Friday, July 24, 2015

Interview with Heather Aveson: New News Director of Somerville Community Access TV

Interview with Heather Aveson: New News Director of Somerville Community Access TV

By Doug Holder

Heather Aveson joined me at the Bloc 11 Cafe in Union Square to talk about her new role as the News Director of Somerville Community Access TV's program,  Somerville Neighborhood News. Aveson is an energetic woman with an infectious smile, and is as accessible as any of the staff at the station, who I have worked with over the years. From my chat with her I came away with the distinct impression that she abhors the obvious story, and always digs deep into its soft underbelly.

Aveson is no stranger to Somerville. She has lived on Willow Ave., and bought her first house on Lowell St. with her husband, before defecting to the 'burbs. I asked Aveson what she thought about the gentrification of Somerville.  As chance will have it she told me she was working on a story about this very subject. She has already learned that much of the investment in real estate in our community is coming from Russian and Chinese interests.She said, “I am asking, 'Where are we going from here?' I wonder if people who are born and raised in Somerville will be able to continue to live here. I am afraid Somerville may be on the road to becoming a sterile environment -- like say Kendall Square in Cambridge.”

Aveson took over the directorship of Somerville Neighborhood News when the founding director Jane Regan moved on to new horizons. Aveson was a former news producer at WGBH on the 10:00 News with Christopher Lydon. She told me," Chris set the bar very high. He always encouraged me to dig deep.”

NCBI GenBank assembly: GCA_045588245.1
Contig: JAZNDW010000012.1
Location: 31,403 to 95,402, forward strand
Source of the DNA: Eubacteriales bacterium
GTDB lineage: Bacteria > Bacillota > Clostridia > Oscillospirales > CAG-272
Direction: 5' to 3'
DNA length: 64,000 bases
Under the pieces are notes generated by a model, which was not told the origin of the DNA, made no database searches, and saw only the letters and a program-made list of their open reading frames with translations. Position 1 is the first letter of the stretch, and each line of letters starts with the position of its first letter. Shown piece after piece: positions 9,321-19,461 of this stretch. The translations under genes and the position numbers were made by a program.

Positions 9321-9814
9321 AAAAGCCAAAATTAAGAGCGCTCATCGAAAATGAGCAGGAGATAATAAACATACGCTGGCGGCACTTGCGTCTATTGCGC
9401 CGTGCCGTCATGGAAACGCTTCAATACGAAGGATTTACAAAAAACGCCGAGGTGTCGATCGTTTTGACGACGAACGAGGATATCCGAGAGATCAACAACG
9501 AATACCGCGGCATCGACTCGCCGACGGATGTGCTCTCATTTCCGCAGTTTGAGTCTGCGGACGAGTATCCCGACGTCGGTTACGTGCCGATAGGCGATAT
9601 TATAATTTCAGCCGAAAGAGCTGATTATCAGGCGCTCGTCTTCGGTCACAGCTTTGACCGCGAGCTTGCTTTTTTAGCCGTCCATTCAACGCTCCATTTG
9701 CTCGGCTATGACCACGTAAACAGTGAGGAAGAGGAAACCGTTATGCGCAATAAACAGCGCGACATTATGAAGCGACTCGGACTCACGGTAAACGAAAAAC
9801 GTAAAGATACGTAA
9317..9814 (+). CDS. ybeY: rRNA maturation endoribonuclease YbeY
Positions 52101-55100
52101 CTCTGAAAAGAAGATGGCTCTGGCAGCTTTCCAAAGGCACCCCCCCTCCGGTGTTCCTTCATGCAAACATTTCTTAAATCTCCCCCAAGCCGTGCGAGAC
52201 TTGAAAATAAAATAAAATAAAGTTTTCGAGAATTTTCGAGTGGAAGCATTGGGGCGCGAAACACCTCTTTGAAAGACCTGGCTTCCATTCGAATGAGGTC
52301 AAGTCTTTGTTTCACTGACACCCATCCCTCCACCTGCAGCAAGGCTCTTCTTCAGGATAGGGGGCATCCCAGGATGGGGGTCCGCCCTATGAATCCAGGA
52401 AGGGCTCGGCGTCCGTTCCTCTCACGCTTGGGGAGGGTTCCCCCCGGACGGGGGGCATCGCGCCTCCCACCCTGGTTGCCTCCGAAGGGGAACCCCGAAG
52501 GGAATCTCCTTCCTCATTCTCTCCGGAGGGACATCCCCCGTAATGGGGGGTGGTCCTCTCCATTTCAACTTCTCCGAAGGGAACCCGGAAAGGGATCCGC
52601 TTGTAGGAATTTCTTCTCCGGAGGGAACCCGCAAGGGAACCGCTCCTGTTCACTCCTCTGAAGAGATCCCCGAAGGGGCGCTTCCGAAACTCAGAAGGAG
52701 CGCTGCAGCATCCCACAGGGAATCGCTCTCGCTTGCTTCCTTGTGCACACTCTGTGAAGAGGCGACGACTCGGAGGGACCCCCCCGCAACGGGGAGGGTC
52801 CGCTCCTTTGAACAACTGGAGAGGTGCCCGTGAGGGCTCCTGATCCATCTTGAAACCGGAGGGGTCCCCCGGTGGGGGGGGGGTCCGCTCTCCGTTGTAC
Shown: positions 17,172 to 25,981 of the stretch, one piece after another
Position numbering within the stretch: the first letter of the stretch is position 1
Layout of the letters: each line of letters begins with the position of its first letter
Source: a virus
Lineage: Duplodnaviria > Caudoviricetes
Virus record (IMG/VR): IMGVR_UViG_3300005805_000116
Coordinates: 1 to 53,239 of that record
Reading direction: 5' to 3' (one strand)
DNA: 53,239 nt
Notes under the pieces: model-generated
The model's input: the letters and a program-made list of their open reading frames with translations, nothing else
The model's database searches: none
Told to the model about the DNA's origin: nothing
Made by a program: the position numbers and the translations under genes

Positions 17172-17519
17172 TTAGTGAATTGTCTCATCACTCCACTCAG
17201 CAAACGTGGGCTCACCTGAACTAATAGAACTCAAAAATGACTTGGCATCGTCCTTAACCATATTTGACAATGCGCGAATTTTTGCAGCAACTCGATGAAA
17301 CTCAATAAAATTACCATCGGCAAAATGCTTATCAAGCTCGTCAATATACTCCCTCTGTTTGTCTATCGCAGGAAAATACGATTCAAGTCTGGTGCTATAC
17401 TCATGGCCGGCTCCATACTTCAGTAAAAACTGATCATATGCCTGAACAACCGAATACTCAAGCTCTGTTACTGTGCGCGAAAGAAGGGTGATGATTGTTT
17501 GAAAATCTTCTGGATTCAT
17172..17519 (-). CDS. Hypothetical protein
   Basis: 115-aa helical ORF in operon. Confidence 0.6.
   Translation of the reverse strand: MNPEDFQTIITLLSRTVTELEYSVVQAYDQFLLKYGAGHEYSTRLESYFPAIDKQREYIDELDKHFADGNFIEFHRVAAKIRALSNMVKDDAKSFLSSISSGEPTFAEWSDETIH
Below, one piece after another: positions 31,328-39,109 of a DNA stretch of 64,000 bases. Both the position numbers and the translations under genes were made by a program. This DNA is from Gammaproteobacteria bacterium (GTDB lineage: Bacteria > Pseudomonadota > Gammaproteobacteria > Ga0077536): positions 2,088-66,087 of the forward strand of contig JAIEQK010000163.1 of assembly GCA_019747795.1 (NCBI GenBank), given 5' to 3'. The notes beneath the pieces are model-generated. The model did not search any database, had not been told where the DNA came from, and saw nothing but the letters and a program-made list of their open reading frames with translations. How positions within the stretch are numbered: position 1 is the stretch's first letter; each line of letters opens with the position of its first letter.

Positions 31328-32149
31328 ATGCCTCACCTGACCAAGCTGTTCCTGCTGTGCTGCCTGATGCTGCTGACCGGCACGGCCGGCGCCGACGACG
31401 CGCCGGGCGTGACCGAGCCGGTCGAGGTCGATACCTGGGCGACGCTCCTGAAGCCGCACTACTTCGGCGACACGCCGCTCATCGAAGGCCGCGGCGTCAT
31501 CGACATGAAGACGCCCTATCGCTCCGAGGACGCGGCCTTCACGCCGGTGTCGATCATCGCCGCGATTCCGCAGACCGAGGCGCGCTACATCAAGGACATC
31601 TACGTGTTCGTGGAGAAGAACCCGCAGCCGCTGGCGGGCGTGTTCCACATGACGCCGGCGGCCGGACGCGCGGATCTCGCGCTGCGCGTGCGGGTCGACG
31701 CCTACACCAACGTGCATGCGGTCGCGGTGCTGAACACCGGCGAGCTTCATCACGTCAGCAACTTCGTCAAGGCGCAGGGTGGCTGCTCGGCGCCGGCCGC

Aveson reflected, “ I want to continue Jane's mission of giving a voice to people who don't have a voice.” And some of these people she gave a voice to were the Nepalese community in our city, as well as the janitors at Tufts University who were being laid off, etc... Aveson said he wants to report on stories that are interesting, controversial, and important to the community.

Although SCAT has a a lot of new innovations and cutting-edge technology, it of course can't compare to WGBH where Aveson once worked. Aveson opined, “ Telling a story, is telling a story. It is what you bring into it. I want to be a hands on person with a close relationship with the community.”

When I asked Aveson to talk about her time with Lydon on WGBH her eyes' lit up. She said “ Chris brought a curiosity and passion to his work. We did a diverse group of stories from a local piano builder in Woburn,  to a piece on  Stan Grossfield' (The Boston Globe) war photography concerning the Beirut conflict, and other fascinating stories.”

Aveson told me she also works as a programming coordinator for Wilson Farms in Lexington. She created the famed “ Spooky Hayride” event that has run for the past ten years. She is a strong advocate of urban farming—creating plots to grow veggies amidst the hot asphalt of the city.

Aveson tries to instill in her staff and interns the need to research a story—and to have a sense of history. For instance, instead of  simply writing a story that a new business opening in Somerville, the reporter should ask questions like, "Why did they chose a place to do business where things can change drastically in just a few years, etc... Aveson said, “ You have to be open to the fact that a story unfolds one way,  but it may go in a totally different direction. You have to be flexible"'
I am looking forward to the ongoing changes Aveson will bring---  here... in the Paris of New England.

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